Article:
Here come those beats

•04/14/2019 • Leave a Comment


It’s been a while since I posted a hip hop mix, so here’s a new one with a few tracks I’ve wanted to put together for a while. No particular theme this time, but as usual it’s mostly funky, old school tracks from the 80’s with a couple of 90’s tunes thrown in – and plenty of well-known samples.

The mix kicks off with EPMD looping Aretha, taking the main riff rather than the big break this time. Then Stetsasonic rework Across The Tracks (best dance record ever), and De La Soul take the bass line from Could You Be Loved that Mr George once told me it’d be sacrilege for us to sample. Along the way Lifer’s from Cal supply a track that includes possibly the best 20 seconds of hip hop you’ll hear. The De La Soul track uses a very dodgy Bob James loop, but 3:6 Philly instead pick the sublime Nautilus for their piece. The sound of UFOs sampled by the FBI is a bridge to the rap version of Genius of Love. Then there’s a bit of the only track from that first Beastie’s LP that ever really cut it  – I remember Wyn making that point at the time as their appeal faded rapidly (though have to say I’ve have warmed to them recently after reading the brilliant Beastie Boys Book – and of course 33% God is pure genius).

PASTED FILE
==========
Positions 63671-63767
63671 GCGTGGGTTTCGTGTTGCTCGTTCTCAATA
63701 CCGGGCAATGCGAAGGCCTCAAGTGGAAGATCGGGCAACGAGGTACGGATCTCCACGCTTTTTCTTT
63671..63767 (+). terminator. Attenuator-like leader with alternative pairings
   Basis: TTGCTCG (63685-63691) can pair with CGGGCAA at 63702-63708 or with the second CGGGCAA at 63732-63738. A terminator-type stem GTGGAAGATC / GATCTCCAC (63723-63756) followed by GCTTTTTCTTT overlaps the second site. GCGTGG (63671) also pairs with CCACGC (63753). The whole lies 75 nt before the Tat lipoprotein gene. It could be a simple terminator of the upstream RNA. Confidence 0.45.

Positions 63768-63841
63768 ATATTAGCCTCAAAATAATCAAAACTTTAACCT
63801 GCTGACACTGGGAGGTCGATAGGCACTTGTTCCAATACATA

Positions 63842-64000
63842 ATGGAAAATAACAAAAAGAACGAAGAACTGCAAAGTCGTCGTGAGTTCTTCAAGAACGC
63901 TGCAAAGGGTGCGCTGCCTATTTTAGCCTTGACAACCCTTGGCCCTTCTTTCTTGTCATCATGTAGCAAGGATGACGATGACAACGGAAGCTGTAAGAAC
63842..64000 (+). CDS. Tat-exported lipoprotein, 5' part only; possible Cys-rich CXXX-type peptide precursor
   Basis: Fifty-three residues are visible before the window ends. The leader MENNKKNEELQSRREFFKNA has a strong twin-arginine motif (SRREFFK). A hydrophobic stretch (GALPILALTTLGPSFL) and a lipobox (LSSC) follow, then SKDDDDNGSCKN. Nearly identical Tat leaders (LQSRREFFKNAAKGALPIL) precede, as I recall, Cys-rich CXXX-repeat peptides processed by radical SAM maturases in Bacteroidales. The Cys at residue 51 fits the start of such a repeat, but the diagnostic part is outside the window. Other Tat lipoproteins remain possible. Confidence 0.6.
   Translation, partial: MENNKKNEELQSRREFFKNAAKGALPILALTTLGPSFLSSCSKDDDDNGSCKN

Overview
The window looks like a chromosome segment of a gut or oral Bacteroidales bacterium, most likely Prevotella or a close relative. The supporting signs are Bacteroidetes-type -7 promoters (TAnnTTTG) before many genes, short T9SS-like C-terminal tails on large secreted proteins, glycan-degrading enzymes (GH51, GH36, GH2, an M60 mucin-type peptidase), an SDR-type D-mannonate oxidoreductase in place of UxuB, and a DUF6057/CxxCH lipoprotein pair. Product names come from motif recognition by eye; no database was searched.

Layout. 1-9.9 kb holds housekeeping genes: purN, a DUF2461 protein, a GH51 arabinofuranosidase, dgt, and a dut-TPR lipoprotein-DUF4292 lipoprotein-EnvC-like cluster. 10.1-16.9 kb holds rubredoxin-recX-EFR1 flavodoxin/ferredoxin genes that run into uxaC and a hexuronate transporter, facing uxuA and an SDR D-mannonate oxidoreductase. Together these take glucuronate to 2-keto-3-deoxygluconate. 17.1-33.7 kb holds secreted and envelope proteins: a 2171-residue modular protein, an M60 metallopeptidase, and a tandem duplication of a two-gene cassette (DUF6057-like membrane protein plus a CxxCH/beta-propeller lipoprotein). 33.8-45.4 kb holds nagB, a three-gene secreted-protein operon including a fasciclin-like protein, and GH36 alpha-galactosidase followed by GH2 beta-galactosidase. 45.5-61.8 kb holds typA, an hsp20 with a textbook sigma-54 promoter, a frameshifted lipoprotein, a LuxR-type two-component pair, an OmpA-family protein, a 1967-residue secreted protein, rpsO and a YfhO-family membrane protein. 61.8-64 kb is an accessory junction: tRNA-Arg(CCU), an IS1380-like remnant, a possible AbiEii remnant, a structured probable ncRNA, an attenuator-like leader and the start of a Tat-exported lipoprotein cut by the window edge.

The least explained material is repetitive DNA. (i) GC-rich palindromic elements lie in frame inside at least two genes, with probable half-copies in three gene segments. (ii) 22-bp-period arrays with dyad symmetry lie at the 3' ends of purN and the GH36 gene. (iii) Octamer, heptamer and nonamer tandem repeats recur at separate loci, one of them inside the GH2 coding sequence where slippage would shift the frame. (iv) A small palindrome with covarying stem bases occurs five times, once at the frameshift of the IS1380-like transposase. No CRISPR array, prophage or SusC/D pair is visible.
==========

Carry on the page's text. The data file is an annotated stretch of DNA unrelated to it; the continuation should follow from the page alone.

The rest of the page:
Next is some go-go, another track I’ve wanted to put in a mix for ages and one for all those who wondered where Public Enemy got the other break for Rebel Without A Pause. Then Jam Master Jay cuts up another Bob James track, Take Me to The Mardigras (aka “the bells”). Jekyll and Hyde return with Pumpkin, there’s another appearance for Coldcut’s first and greatest – still the best hip hop record to come out of the UK – and the mix comes full circle with first ever recorded rap record.

  1. I’m Housin’ (UK mix) – EPMD
  2. The Real Deal – Lifer’s Group
  3. DBC Let The Music Play – Stetsasonic
  4. Keepin’ The Faith (12″ UK mix) – De La Soul
  5. Straighten It Out – Pete Rock & CL Smooth
  6. The World Still Turns – 3:6 Philly
  7. Do The Right Thing – Redhead Kingpin & The FBI
  8. Genius Rap – Dr Jekyll & Mr Hyde
  9. Hold It Now, Hit It (Instrumental) – The Beastie Boys
  10. I Like It – Trouble Funk
  11. Peter Piper (Instrumental) – Run DMC